Thinking Outside the [Shoe] Box. And the Envelope.

I’m always on the lookout for objects, tasks, and habits in my life that could be optimized. So when I began to feel the nip of fall in the morning air, and wanted to put slippers on my feet, I knew something had to change.

See, Mr. FP has, in the nearly sixteen years that I have known him, owned exactly two pairs of slippers, and the second is still going strong. They are leather-soled LL Bean moccasins that I believe I bought him in the early aughts.

Meanwhile, I have owned more like eight pairs. The problem is virtually all women’s slippers have hard plastic soles. Once the padding wear down, which in my experience takes like three days, you’re walking around on the hard bottoms, and they become extremely uncomfortable. What’s a girl to do?

That’s when I thought of looking for boy’s slippers. See, boys’ sizes go up to 6, and they run about two sizes smaller than women’s sizes. So any woman with feet size 8 or smaller has the option of shopping in the boys’ department for shoes, especially if her feet are, like mine, on the wide side.

Now, in the interest of full disclosure, I’ve never owned LL Bean women’s slippers, so it’s possible that their rubber soles are softer and their padding lasts longer, and they would have given me my money back if I was displeased. However, women’s slippers start at $39.95 for fleece with a rubber sole.

These boys’ fleece slippers with a nice suede sole–no rubber, yay!–cost me $19.95.

I was spending that much on slippers every year or two. So if these last me even just three seasons, I will have saved twenty bucks. And if they don’t last three seasons, well, I will ask LL Bean for my money back, and will still have saved twenty bucks.

My toes reposing happily on the front porch.

My toes reposing happily during my morning coffe-on-the-porch time. Preschool is a great invention.

Next optimization: Banking. Roughly every two weeks, I receive a paper paycheck for my trivia editing job that I must deposit at a bank. Quaint, isn’t it?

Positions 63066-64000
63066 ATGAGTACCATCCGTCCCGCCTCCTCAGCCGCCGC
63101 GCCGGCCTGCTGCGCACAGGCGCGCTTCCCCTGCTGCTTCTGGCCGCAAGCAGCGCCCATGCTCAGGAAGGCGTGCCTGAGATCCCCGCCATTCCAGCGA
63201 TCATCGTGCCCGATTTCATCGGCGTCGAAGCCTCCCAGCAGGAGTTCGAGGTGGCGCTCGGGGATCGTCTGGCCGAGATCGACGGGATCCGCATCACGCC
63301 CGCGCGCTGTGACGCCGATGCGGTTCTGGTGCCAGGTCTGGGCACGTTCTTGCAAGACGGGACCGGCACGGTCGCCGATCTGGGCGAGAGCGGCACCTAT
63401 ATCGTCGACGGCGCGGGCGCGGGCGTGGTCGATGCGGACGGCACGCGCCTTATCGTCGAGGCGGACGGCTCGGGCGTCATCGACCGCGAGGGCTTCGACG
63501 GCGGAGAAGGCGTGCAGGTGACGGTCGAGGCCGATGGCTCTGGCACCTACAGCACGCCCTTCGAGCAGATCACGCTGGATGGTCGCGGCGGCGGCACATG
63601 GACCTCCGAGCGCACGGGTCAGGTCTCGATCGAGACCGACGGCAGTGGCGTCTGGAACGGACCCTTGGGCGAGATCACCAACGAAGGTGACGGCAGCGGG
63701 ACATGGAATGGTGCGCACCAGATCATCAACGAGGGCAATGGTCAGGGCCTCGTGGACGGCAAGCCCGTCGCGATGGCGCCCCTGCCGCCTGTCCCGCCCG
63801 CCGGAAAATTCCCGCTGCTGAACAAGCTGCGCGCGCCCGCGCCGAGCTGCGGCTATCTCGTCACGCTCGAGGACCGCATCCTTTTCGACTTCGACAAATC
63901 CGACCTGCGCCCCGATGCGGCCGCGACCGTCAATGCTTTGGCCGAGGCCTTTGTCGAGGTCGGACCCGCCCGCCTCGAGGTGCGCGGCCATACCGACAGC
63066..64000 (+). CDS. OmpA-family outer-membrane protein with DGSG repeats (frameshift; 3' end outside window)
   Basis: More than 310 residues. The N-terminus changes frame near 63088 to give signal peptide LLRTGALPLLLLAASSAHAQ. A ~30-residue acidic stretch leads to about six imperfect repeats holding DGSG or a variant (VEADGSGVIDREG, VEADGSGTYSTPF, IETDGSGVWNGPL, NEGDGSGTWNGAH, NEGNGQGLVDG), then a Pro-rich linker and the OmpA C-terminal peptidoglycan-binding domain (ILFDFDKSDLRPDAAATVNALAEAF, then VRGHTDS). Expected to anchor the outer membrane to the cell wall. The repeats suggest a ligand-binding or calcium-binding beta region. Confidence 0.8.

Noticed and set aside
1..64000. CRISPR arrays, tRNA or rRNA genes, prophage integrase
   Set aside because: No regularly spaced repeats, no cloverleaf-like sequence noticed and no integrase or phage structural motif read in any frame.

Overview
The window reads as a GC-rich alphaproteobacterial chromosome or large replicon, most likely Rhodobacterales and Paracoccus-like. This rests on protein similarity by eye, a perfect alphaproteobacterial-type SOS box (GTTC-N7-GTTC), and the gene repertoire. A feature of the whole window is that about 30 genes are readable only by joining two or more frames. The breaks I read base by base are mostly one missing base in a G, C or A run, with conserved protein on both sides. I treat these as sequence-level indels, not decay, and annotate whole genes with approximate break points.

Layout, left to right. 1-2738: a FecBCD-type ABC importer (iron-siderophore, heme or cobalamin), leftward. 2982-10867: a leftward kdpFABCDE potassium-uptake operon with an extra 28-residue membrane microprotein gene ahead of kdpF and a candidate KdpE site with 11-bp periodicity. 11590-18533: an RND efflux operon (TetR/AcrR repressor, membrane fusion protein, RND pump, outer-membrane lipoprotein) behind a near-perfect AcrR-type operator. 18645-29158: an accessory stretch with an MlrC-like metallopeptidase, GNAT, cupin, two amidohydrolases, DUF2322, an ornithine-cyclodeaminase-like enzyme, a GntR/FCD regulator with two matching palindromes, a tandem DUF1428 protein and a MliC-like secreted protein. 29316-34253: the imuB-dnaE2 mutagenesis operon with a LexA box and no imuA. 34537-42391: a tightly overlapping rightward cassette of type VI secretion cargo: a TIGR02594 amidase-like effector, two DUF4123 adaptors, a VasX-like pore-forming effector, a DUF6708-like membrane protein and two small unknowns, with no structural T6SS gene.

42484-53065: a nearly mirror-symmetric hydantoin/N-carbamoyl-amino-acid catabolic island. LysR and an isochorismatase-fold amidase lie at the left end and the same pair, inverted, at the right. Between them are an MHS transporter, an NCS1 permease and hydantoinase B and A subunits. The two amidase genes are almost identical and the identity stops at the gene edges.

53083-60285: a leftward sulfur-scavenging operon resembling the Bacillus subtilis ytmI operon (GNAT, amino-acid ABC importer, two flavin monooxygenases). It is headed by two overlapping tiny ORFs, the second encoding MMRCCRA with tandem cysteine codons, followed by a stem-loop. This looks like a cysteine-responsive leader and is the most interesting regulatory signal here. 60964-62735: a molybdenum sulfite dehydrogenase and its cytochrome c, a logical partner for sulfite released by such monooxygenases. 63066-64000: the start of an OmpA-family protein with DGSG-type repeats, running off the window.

Now, Mr. FP and I remain devoted users of Virginia Credit Union for basic checking. We’ve moved a lot, and we just don’t like the trouble of finding a new bank. We’re used to this one, and the checking is really and truly free. Plus you can use any ATM gratis. So I was taking these checks, filling out a deposit slip (if I had any–when I ran out, I would use old tear-off pages from a trivia-question-a-day calendar), putting it in an envelope, and putting a stamp and return address label on the envelope. Super inefficient, plus the cost of the stamps and envelopes.

Yep, I made address labels just for my bank. That's how much I mailed to them.

Yep, I made address labels just for my bank. That’s how much I mailed to them.

Then I realized I could download the Ally banking app. Now I just have to take a picture of the check, and it goes right to our cash savings (which we’re trying to build up anyway).

Have I told you guys how much I love Ally? It’s easy to use, they pay a full one percent interest, and they just gave me and a bunch of other people twenty dollar Amazon gift cards in celebration of their one millionth customer.

This e-deposit is only saving me like thirteen dollars a year, but, as Grandpa FP would say, thirteen bucks is better than a nail in the foot. Sorry, USPS.

What minor things have you streamlined lately?


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About frugalparagon

I'm a part-time librarian and mom to two small boys. I blog about striving for the long-term goal of financial independence while running a tight ship at home.

2 responses to “Thinking Outside the [Shoe] Box. And the Envelope.”

  1. Autumn says :

    That’s good to know about boys shoes – I need a new pair of sneakers so I’m not putting unnecessary miles on my actual running shoes, but I’m having trouble talking myself into spending the money. My feet are also on the wide side – they’d be great for driving cars Flintstone-style.

    • frugalparagon says :

      I suggest going to Target and looking in the boys’ section! Or if you REALLY want to be cheap, hit up Goodwill. Boys’ feet grow so fast, you can often find used sneakers in wearable condition.

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